50 Years Later, Professor Richard Calabrese Looks Back

March 14, 2017

By Jocelyn Cano

The year was 1967. Chicago was trapped under 23 inches of snow, U.S. troops began the largest offensive combat of the Vietnam War and the USSR performed a nuclear test in Eastern Kazakhstan. History was being made throughout the nation. But, what many didn’t know is that Dominican, then Rosary College, was making its own little slice of history. In 1967, Richard Calabrese taught his first class in Rosary College, after deciding to turn down offers from other institutions such as Loyola University.

Fifty years later, Calabrese still sits in his office chair in the Fine Arts Building with his knee crossed and hands folded on his lap. His office doesn’t look the same as it once did. It’s almost bare, as if it has been stripped of its identity in the past couple of years.

After giving Dominican 50 years of service, Calabrese will lead the graduation procession in his faded purple robe for one last time.

“I announced two years ago that I was retiring,” Calabrese said. “I purposely did that because I knew it was going to take me a long time to grieve and to get used to that.”

Having taught Interpersonal Communication for years, Calabrese has guided students on how to deal with emotions and stressful circumstances. Now, he must take a lesson from his own teachings on being able to let go.

Calabrese said: “When I would leave my classroom, I would turn off the light. I would walk down the hall and pretend it was my last day, just to get used to the idea that eventually, I’m going to be turning off the lights for the last time. I guess I’m over dramatic about it, but this is a big, big, deal to me.”

File cabinets sit empty, barred from the multitude of papers and files Calabrese has accumulated the past five decades.

 “I had lectures in there that I have done… talks, lectures, seminars, and speeches that I have been giving for years,” Calabrese said. “To drop it into the basket was like a mini death. The end of a period of your life.”

But his years as a part of the Dominican community have not gone in vain. Calabrese has witnessed the plethora of changes that have occurred within the institution and sees them as something to be excited about.

“The Dominican population from 1967 to 2017 has been changing dramatically,” Calabrese said. “ It was pretty much an all-white, only girls school when it started and then after the Vietnam War men started coming in. Then we had more students of color and we started getting a lot of Latino students…that has made teaching so much more exciting because there’s diversity in the classroom. There are students from different backgrounds and different cultures and they present different ideas.”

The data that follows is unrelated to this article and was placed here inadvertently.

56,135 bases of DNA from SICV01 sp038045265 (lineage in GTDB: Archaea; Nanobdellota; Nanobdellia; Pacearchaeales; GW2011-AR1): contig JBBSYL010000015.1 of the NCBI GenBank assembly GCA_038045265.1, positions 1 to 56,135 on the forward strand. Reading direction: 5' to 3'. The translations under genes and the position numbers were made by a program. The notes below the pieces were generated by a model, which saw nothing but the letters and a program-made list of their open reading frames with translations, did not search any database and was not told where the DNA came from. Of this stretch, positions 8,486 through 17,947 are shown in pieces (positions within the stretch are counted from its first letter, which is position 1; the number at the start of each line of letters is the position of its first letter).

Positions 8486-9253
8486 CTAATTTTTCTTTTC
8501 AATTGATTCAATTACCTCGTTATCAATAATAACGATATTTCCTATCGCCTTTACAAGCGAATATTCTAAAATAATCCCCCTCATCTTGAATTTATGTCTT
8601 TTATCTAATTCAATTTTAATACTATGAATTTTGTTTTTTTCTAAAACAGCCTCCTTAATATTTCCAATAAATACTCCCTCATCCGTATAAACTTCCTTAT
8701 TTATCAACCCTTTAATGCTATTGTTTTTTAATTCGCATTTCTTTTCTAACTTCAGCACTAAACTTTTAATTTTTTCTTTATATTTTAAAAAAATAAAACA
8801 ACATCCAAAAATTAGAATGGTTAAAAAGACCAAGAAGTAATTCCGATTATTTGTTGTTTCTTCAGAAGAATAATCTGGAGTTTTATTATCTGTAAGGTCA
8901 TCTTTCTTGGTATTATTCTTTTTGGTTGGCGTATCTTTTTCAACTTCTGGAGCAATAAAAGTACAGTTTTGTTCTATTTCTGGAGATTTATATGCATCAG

His last day will be senior graduation, where he will wear that faded purple robe he received when he finished his doctorate: a stamp of accomplishment and the end of a chapter. “It’s taken me two years, but I do think, now, I’m ready for it,” Calabrese said.

Calabrese plans on spending his life after Dominican doing service work and traveling. One of the activities he’s most ecstatic about doing is lending his time and efforts to supporting refugee families in Aurora. When asked about his interest in the project, Calabrese recalled previous encounters with refugees through Dominican. He taught a class titled Globalization and Social Justice, and through this class his students and himself prepared baskets of necessities for families. “It can just be an overwhelming anxiety for a family.” Calabrese said. “I’d like to ease some of that anxiety and help them.”

As for travelling, there is not much he hasn’t seen, but Calabrese is planning on visiting the Middle East, Egypt and Israel in the coming years. Yet, there remains a bit of sorrow about his departure from Dominican.

“This has been my life,” Calabrese said. “There is a lot of unknowns of how I will adjust to my life without Dominican.”

Regardless of how fast his final semester at Dominican is going, Calabrese remains in his office chair with a smile on his face that so many members of the Dominican community have grown to love.

 “(Dominican) It’s really a family,” Calabrese said. “I have been a part of a community for the past 50 years. So much of that culture of a community came from the sisters. This caritas…this Dominican hospitality, is making people feel welcomed and included. And I think I have some of that and I’ve gotten it from the philosophy of Dominican.”